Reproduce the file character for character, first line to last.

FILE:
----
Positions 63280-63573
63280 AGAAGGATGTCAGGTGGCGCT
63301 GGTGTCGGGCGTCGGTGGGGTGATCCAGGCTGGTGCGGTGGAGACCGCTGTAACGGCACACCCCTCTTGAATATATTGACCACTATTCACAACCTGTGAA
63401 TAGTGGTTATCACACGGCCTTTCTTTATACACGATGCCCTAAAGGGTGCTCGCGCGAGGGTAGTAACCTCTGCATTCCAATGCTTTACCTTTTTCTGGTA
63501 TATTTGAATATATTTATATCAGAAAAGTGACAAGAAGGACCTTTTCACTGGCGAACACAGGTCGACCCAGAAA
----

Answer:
Positions 63280-63573
63280 AGAAGGATGTCAGGTGGCGCT
63301 GGTGTCGGGCGTCGGTGGGGTGATCCAGGCTGGTGCGGTGGAGACCGCTGTAACGGCACACCCCTCTTGAATATATTGACCACTATTCACAACCTGTGAA
63401 TAGTGGTTATCACACGGCCTTTCTTTATACACGATGCCCTAAAGGGTGCTCGCGCGAGGGTAGTAACCTCTGCATTCCAATGCTTTACCTTTTTCTGGTA
63501 TATTTGAATATATTTATATCAGAAAAGTGACAAGAAGGACCTTTTCACTGGCGAACACAGGTCGACCCAGAAA